Although many things about work have changed over the past year and a half, one of the defining moments of this time may very well be the dramatic shift to freelance and independent work during the coronavirus pandemic.
In its 11th annual State of Independence in America survey, workforce solutions provider MBO Partners revealed that many working Americans started a freelance career during the health crisis.
Its latest set of findings indicate that the number of full-time, part-time and occasional independent workers has increased 34% since last year — from 38.2 million in 2020 to 51.1 million this year.
Factors influencing the recent growth of the U.S. freelance workforce
The past year has been a wakeup call for Americans, many of whom felt like they weren't living their best life. In response, workers have taken the reins on their career by finding work they deem more suitable and meaningful — including independent work.
In fact, a recent Upwork survey found that 52% of those who "definitely" plan on quitting their job are considering a freelance career instead. And according to MBO Partners, those that have already made the leap are happy with their decision: 77% say they're "highly satisfied," the highest level of satisfaction recorded in the survey's 11-year run.
Of course, many have more practical reasons for going independent. For instance, the report found that:
- 73% of those who started part-time independent work in the last year did so in part to supplement their income
- 68% of full-time independent workers say that independent work is more secure than a full-time job
- 50% of independent workers cite the ability to "feel more secure steering my own destiny" as a top reason for going into freelance work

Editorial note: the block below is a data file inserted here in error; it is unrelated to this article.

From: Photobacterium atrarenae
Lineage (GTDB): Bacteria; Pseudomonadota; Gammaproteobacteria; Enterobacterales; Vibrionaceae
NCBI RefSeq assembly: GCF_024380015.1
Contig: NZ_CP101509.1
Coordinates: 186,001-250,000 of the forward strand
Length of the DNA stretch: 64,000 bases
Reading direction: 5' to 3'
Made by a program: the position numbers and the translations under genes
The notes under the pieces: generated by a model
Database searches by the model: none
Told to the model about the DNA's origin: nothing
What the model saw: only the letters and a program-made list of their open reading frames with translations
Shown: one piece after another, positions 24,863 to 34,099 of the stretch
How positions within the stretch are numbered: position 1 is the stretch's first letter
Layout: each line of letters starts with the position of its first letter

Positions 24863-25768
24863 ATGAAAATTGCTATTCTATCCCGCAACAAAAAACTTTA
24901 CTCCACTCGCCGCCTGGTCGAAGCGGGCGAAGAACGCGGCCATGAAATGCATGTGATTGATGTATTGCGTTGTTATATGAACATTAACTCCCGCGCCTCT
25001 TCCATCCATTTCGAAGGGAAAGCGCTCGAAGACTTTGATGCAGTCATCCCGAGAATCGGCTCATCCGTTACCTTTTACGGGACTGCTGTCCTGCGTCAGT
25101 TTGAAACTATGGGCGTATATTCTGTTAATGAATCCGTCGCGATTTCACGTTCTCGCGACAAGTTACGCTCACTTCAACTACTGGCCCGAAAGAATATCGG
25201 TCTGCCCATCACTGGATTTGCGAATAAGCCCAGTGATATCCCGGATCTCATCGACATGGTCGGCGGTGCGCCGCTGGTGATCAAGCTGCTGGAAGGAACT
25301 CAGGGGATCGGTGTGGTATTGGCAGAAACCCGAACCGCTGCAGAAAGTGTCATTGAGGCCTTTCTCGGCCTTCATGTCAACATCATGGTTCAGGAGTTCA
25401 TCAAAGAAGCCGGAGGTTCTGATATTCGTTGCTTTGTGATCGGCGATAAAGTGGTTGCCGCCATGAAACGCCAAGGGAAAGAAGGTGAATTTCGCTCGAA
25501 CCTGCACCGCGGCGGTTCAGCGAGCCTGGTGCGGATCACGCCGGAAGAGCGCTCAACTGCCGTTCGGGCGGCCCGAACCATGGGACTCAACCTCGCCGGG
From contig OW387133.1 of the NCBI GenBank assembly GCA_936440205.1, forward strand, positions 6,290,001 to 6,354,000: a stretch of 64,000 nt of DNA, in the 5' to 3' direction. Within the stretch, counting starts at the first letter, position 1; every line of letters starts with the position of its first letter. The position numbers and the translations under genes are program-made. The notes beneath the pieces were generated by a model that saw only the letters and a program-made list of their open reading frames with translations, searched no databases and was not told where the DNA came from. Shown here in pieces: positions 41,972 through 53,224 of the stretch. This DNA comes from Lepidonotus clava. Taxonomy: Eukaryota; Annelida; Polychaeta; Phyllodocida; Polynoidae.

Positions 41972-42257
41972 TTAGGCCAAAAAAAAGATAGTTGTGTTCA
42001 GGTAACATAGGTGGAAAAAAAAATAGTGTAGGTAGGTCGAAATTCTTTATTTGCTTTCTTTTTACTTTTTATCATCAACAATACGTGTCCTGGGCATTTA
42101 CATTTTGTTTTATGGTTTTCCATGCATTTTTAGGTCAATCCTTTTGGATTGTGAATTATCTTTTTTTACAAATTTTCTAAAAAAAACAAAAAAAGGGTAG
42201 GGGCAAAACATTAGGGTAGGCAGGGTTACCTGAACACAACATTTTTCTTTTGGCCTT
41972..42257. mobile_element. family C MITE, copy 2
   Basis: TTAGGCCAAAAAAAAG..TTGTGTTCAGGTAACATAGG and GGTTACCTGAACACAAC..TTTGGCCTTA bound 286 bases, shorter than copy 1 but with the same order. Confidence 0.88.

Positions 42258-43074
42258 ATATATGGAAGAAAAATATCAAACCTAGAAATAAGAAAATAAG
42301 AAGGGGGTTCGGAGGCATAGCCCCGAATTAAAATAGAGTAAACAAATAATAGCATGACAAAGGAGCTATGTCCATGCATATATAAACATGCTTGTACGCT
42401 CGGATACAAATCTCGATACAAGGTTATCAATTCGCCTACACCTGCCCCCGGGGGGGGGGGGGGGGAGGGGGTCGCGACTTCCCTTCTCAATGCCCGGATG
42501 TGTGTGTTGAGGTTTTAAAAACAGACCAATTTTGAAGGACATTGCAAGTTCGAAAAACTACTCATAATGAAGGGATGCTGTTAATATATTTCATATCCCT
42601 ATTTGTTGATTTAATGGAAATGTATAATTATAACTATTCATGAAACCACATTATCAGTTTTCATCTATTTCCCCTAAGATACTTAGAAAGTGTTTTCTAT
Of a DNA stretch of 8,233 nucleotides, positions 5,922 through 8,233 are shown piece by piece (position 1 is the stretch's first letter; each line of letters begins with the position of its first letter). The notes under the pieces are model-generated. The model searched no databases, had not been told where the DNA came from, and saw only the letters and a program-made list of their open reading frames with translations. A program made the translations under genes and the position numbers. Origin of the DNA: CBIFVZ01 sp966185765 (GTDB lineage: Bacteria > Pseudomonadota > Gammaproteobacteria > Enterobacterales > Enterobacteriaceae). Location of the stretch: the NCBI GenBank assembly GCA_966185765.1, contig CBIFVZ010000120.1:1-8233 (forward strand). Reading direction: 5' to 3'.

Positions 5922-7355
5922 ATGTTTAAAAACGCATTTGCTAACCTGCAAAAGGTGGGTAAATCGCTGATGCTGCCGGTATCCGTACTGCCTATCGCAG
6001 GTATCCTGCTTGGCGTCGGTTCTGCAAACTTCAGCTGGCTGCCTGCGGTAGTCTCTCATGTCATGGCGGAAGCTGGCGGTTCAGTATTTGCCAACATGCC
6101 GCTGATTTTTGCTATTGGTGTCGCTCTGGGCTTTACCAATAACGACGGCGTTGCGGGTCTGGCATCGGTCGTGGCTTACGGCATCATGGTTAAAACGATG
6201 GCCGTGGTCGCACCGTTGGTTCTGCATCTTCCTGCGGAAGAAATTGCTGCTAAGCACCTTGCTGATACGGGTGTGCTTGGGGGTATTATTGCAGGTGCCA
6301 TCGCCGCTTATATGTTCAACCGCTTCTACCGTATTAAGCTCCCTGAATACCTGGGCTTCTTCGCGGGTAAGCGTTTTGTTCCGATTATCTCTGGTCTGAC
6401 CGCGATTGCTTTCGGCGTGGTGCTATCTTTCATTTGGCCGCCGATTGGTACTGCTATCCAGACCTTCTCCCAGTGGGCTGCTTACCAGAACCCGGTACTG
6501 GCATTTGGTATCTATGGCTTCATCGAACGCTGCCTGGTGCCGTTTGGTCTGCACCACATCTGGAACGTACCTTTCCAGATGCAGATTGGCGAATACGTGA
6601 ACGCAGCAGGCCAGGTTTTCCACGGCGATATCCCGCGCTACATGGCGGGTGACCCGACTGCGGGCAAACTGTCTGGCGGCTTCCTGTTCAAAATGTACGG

And with new products, services and platforms in place to support freelancers as they start and grow their careers, independent work is now easier and less risky than ever before. MBO Partners showed that 40% of independent workers who started in the past year use online talent and product marketplaces to find new customers — versus 27% who did so in 2020.
With these figures in mind, it's little surprise that 17% of non-independents say they "definitely" or "probably" will become independent in the future.
New independent workers skew younger and female
Although the U.S. independent workforce is vast and diverse, MBO Partners noted that those who started freelancing in the past year were younger and more likely to be female.
Over two-thirds (68%) of new independent workers are Gen Z (ages 18-25) and millennials (ages 26-40), a significant increase from the 50% of those who have been freelancing for over a year. A different survey from The Standard found that younger workers were more likely to experience mental health issues due to pandemic-era financial instability, which may explain why so many of them have turned to freelance work.
Additionally, 55% of this new generation of independent workers identify as female — up from 46% in 2019. Many women saw their career progression slow down or stop completely during the COVID-19 crisis, while others took on the lion's share of housework, child care and child education during this time.
It follows, then, that these demographic groups in particular have decided to take on independent work as a supplement or alternative to traditional full-time work during the pandemic.
Methodology: On behalf of MBO Partners, Emergent Research and Rockbridge polled 6,240 U.S. residents (ages 18 and up), including 928 independent workers, in July 2021. Survey data was weighted to reflect the demographics of the United States.